Vet, VN and a dog

The value of veterinary nurses to practice – changing the mind-set

Stephanie-Writer Davies is a veterinary surgeon and a member of the VN Futures Career Progression Working Group.

Stephanie has always been very supportive of the veterinary nursing profession, recognising the value of veterinary nurses to practice and being keen to see them performing broader and more challenging roles and improve their status and job satisfaction. She is a previous SPVS President, and is currently the SPVS VN Liaison.

The Career Progression Group is working towards several ambitions which form part of the VN Futures Report and Action Plan; including maximising the value of veterinary nurses in practice, and encouraging charging correctly for nurses’ skills and time. Stephanie discusses some of these issues in this short blog – to which we welcome input and comments from our readers.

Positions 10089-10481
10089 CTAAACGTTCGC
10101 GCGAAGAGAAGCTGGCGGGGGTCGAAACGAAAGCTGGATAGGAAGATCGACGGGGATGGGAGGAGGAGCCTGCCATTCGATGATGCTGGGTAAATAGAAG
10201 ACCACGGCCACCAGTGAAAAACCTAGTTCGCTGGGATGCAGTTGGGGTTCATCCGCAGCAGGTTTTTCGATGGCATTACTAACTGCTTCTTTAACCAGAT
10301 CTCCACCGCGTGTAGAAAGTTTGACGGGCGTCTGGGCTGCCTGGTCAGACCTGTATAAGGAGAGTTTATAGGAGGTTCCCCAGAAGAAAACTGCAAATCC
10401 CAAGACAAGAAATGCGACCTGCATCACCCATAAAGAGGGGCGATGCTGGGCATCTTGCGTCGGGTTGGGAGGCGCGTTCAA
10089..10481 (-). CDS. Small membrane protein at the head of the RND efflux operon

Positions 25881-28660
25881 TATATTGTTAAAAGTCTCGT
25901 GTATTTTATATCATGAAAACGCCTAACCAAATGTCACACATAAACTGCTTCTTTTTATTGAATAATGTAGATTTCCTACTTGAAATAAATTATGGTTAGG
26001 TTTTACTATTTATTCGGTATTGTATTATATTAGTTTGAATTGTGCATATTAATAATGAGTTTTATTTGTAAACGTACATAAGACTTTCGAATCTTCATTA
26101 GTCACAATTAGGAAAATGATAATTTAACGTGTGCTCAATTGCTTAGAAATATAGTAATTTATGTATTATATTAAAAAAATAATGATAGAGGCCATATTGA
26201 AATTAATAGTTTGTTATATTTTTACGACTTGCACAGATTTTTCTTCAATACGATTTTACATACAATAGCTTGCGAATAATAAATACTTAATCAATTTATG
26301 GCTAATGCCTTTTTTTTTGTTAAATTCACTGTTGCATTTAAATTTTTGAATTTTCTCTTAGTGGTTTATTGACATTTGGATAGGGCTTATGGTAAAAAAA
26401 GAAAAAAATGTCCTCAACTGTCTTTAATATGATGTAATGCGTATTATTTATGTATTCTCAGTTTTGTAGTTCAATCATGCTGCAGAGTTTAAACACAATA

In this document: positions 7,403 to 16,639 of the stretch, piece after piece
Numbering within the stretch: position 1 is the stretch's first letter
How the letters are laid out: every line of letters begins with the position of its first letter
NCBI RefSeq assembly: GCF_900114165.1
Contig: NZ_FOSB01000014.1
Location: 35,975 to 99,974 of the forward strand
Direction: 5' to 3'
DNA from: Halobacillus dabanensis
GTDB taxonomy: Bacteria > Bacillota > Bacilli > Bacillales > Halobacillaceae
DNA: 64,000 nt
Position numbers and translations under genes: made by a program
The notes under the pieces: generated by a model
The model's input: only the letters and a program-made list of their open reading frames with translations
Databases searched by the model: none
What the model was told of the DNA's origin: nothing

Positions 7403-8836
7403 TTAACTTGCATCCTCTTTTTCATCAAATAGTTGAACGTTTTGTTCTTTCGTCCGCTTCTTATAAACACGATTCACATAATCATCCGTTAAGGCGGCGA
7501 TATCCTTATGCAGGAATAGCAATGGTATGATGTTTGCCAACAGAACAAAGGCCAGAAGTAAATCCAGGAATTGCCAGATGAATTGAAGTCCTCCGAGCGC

Veterinary surgeon, Stephanie Writer-Davies
Stephanie Writer-Davies

There has been some debate in recent months over the value of veterinary nurses to practices, and the ‘cost’ to veterinary businesses of their veterinary nursing staff.

So, how should practice owners think about their nursing teams in terms of cost vs value? Are they an ‘overhead’ that has to be factored into the business’ ‘Profit and Loss’ (P&L), one which provides useful support for patients and clients, but which doesn’t contribute to the financial health of the practice?

I make this somewhat controversial comment to stimulate debate because I hope that everyone who knows me (or knows of me) is aware that this is in direct contradiction to what I actually believe! Veterinary nurses are never, to my mind, a net cost to practices, but to accept this I think we have to look at things in a different way.